i officially don't believe anything could make d-verb sound worth a f*^k.
Old 13th April 2011 | Show parent
  #27
Here for the gear
 
rObObnOxiOus's Avatar
 
🎧 10 years
i could not tell a difference in sample rates with my apogee ad/16x. but i could tell a huge difference between sample rates with the akai dps 24.
Old 13th April 2011 | Show parent
  #28
Gear Guru
 
🎧 15 years
Quote:
Originally Posted by robertshaw ➑️
what were the listening conditions? I'm sure you could hear a pin drop.....
the salient point is the listening conditions were the same in both tests
the difference being one test was labeled and the other test was blind.

it's not evidence of how good an mBox sounds, its evidence of how useless unblinded testing is
Old 13th April 2011
  #29
Gear Maniac
 
kcmoonshine's Avatar
 
🎧 10 years
I didnt read this whole thread, but jesus, 88.1 and 96khz sound so much better than 44.1. Right now im working on a song at 88.1 and the clarity is amazing, and so smooth.
Old 13th April 2011 | Show parent
  #30
Lives for gear
 
s34nsm411's Avatar
 
🎧 10 years
I hate you for making this thread...

I just spent some good time A/Bing exports of various layers of a project and it has opened my eyes quite a bit

the synths do open up a bit more but the biggest issue I have is with amp sim guitars... they sound VERY different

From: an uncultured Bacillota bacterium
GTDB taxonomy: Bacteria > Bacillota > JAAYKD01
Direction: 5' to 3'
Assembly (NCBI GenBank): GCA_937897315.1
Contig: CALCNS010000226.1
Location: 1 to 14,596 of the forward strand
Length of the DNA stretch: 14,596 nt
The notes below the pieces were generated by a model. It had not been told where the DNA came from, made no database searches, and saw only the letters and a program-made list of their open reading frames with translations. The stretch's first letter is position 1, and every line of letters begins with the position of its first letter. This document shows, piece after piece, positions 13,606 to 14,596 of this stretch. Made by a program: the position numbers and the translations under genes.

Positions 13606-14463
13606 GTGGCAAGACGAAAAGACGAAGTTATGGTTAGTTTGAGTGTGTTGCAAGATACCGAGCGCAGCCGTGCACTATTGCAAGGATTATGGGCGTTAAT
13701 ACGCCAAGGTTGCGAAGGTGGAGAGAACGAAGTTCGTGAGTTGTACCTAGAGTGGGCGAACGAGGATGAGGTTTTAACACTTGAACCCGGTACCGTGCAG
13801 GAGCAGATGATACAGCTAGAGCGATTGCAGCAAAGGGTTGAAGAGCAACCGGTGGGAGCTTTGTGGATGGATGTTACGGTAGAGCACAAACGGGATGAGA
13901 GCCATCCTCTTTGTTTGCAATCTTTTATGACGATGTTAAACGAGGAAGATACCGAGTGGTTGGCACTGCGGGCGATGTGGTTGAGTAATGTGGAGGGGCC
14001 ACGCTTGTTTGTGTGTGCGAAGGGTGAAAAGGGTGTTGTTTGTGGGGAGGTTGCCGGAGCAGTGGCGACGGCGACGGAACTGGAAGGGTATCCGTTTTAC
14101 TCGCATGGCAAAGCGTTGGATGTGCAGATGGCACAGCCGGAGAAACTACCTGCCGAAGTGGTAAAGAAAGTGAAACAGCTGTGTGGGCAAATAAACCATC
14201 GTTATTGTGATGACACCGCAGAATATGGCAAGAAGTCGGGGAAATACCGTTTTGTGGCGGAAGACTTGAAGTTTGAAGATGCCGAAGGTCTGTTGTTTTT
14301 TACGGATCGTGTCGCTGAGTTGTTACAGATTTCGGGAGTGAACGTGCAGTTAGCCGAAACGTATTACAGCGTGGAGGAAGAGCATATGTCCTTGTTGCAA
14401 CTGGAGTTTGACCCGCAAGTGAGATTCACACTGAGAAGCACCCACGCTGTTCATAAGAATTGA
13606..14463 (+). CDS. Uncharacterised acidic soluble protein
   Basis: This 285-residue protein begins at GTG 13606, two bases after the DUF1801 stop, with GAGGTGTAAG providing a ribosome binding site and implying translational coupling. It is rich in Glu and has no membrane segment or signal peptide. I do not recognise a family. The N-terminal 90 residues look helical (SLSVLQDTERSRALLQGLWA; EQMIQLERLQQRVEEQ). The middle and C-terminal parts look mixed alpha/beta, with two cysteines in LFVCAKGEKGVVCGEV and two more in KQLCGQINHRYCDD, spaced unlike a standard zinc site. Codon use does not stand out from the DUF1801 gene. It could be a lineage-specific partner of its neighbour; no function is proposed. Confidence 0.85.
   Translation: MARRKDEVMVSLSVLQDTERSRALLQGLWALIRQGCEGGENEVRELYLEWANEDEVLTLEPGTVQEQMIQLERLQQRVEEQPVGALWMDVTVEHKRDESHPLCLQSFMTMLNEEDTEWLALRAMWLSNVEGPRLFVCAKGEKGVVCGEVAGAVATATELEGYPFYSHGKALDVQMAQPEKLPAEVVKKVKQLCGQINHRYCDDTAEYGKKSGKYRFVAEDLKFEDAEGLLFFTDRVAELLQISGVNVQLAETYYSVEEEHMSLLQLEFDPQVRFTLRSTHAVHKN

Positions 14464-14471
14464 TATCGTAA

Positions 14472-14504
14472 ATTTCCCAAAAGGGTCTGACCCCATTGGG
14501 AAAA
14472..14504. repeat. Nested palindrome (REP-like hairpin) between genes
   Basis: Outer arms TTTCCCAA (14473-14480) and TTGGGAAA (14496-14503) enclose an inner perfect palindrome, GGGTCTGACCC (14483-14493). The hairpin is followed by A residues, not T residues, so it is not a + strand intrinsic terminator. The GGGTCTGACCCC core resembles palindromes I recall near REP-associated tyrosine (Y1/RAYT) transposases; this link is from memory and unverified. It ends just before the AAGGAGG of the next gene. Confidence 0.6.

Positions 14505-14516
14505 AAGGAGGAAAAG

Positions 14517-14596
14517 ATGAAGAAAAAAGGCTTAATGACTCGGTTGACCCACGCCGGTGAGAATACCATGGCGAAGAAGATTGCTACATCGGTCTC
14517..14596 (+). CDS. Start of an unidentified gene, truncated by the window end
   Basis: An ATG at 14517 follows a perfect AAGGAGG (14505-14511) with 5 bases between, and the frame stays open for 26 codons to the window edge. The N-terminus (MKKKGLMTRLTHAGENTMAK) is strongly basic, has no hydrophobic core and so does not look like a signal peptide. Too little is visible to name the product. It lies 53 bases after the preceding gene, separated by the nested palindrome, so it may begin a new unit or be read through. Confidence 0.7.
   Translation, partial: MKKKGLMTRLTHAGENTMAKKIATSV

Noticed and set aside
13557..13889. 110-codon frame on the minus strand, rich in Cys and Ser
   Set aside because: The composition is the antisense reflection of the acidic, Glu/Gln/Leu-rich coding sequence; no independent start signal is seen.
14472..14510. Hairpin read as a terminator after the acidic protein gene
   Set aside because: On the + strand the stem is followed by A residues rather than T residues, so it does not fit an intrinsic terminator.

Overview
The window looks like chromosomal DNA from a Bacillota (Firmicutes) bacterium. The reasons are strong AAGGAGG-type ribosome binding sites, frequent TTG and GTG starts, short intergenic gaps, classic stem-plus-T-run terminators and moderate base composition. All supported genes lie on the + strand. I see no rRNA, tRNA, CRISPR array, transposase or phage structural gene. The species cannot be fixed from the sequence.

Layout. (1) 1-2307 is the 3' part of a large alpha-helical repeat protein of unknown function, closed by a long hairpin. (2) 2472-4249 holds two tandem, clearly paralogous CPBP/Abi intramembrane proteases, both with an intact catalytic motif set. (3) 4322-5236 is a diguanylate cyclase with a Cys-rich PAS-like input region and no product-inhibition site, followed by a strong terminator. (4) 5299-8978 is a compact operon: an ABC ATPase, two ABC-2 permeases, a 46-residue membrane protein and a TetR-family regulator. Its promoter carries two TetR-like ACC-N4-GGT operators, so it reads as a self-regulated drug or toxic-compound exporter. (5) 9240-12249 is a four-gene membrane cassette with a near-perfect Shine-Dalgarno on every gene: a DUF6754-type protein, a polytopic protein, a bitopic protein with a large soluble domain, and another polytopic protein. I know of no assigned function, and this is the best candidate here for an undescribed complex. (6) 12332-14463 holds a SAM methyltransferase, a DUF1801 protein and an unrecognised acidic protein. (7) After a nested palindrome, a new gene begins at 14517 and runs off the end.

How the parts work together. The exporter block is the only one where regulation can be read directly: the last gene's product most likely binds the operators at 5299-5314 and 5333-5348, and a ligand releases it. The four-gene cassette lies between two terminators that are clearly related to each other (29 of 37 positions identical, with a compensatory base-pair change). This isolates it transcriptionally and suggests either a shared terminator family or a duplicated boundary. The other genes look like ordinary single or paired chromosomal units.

http://dl.dropbox.com/u/2093596/guitartest96.mp3
http://dl.dropbox.com/u/2093596/guitartest441.mp3

in these files i have line 6 podfarm with the cab sim turned off into an impulse, nothing more (guitars are doubled L and R)

as you can tell the sound is quite a bit different, the 96 k has more top end and sounds a little more open, but the 44.1 almost sounds like it has more body... cant tell which i like more for sure but the 96 does have a cool sound im not used to hearing from podfarm

edit: normalized both files to -3db
πŸ“ Reply

Similar Threads

Thread / Thread Starter Replies / Views Last Post
replies: 4616 views: 619522
Avatar for smoke
smoke 7th May 2021
replies: 55 views: 34332
Avatar for IM WHO YOU THINK
IM WHO YOU THINK 13th October 2020
replies: 98 views: 40730
Avatar for dfghdhr
dfghdhr 5th June 2021
replies: 1296 views: 186133
Avatar for heraldo_jones
heraldo_jones 1st February 2016
Post Reply

Welcome to the Gearspace Pro Audio Community!

Registration benefits include:
  • The ability to reply to and create new discussions
  • Access to members-only giveaways & competitions
  • Interact with VIP industry experts in our guest Q&As
  • Access to members-only sub forum discussions
  • Access to members-only Chat Room
  • Get INSTANT ACCESS to the world's best private pro audio Classifieds for only USD $20/year
  • Promote your eBay auctions and Reverb.com listings for free
  • Remove this message!
You need an account to post a reply. Create a username and password below and an account will be created and your post entered.


 
 
Slide to join now Processing…

Forum Jump
Forum Jump